Climate change has been occurring naturally as well as caused by anthropogenic activities over the decades. In relation to the fresh and marine water, the concentration of greenhouse gases results in temperature rise of surface water, lower pH and changes to precipitation, evaporation and vertical mixing of water. All these consequences of changing the environment in combination with excessive level of nutrients are potentially contributing to harmful algal blooms (HABs) in many different water bodies.
Records of the lake algae fossils could be used to detect climate change in the past. However, this paper will focus on the effect of climate change on HABs, more specifically blue-green algae also known as cyanobacteria.
The ability of cyanobacteria to response to environmental conditions associated to climate change has been documented since the first occurrence of cyanobacteria around 3.5 million years ago. Thus, looking into the evolutionary history, cyanobacteria has been adapted to extreme conditions such as temperature fluctuation, exposure to high UV radiation, abundance and scarcity of nutrients.
Cyanobacteria harmful algal blooms (CHABs) cause toxins to increase in the water used for drinking, tourism and recreation, spiritual purposes, agriculture, and the natural habitat for various animal species; therefore, CHABs affect many different stakeholders and industries. In addition, considering all consequences, CHABs may have a great impact on the economy.
The most important CHABs are caused by certain species from the genera Anabaena, Microcystis and Aphanizomenon. Indeed, producing cyanotoxins is the most intriguing feature of these species. The presence of different types of cyanotoxins in recreational or drinking water could affect different organs: hepatotoxins (liver), neurotoxins (nervous system) and dermatoxins (skin) if contact with water, eating contaminated fish, drinking or inhaling contaminated water occurs.
Generally, toxins produced during an algae bloom cycle are harmful to human, animals and environment.
Additionally, changing precipitation patterns, melting glaciers and intensifying storms result in the escalation of nutrient’s input and promote eutrophication. Eutrophication is a process induced by increased nutrients, especially nitrogen and phosphorus, in water bodies resulting in growth of algae and plants. This phenomenon could take place naturally, but the anthropogenic input of nutrients, also called cultural eutrophication, is considered as a major factor. Thus, fertilization of arable land, sewage discharging, industrial effluents, use of detergents, extensive livestock farming are some of the activities that are responsible for the anthropogenic input of nutrients.
Regardless, the increased availability of nutrients is causing changes of lakes from oligotrophic which are cold, low in nutrients and clear through mesotrophic to eutrophic, nutrient-enriched lakes. Some of the examples are Lake Mälleran – Sweden; Lake Biwa – Japan; Lake Constance between Germany, Switzerland and Austria; Lake Balaton – Hungary; Lake Taihu – China; the Great Lakes in North America and many others.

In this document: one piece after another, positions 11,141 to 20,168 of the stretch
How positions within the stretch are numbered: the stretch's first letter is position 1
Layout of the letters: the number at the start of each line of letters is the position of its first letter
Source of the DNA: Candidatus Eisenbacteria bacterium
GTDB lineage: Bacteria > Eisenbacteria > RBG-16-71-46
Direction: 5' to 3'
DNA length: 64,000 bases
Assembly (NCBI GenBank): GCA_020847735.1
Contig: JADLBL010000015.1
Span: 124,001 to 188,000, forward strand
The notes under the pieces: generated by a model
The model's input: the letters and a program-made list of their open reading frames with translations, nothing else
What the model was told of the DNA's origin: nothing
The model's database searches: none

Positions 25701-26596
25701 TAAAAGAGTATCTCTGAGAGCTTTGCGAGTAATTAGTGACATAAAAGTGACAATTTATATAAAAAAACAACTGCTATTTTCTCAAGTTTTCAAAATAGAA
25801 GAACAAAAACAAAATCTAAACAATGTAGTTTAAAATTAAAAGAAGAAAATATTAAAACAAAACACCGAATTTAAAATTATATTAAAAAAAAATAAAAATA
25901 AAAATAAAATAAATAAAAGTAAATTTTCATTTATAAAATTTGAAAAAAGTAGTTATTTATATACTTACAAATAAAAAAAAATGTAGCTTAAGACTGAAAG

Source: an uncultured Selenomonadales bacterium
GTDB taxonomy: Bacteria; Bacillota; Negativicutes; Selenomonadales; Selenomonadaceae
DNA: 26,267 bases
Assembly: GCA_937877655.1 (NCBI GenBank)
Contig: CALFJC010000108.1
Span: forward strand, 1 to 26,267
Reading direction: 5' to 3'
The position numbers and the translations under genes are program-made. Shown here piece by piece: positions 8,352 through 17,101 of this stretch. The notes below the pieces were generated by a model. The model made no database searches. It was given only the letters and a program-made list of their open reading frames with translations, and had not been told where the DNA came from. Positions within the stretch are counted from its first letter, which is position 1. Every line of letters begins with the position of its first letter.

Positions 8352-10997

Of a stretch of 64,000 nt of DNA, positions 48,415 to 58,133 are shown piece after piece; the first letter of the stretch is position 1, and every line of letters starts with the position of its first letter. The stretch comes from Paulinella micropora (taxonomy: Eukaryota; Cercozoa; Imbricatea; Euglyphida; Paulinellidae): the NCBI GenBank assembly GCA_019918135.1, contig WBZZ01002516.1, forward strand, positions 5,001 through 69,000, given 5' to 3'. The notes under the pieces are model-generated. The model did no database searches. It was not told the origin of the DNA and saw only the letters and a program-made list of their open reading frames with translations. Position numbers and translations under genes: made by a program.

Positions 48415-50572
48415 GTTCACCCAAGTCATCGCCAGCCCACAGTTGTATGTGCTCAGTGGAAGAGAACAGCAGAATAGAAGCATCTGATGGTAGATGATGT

The combination of circumstances such as high water temperature conditions and rising nutrient levels lead to increased numbers of algae populations (stimulates algal bloom).
How big is the problem
Nowadays the visible signs of global climate change are evidenced in the numerous massive algal bloom events we are observing worldwide driven by warm water conditions. Hence, NASA joins the efforts of identifying and recording the algal bloom events. Satellite images show that the extent of algal bloom in the oceans and lakes has been exceeding expectations, an example, August 2015 the Baltic Sea toxic blooms of cyanobacteria accelerated by warm sea temperature.
Drinking water supplies have also been at risk in the past years, not only facing taste and odour problems but also resulting in public health issues.
In such a way, Toledo, Ohio shut down the water supply service to 500,000 people last year during the algal bloom; Thirty-five million dollars has been spent this year to fight algal bloom in Chaohu Lake, the fifth largest freshwater lake in China which is struggling to supply local residents with potable water; Indian Lake (USA) was closed the whole last summer due to blue-green algae.
However, an innovative approach without creating another consequence or contributing to the increase in frequency, extent and duration of HABs that are possibly related to climate change, is needed in order to address the problem in an environmentally friendly way. Besides this, water monitoring is a very important measure to predict algal blooms.
High costs are mostly related to chemical treatments, usually copper sulphate as the most popular method of treatment that requires frequent dosing. On the other hand, it further affects other aquatic organisms and ecosystems.
Indeed, using a renewable energy source, this chemical-free technology controls only algae without affecting fish, plants or other aquatic life and does not result in the release of additional pollutants that could contribute to climate change.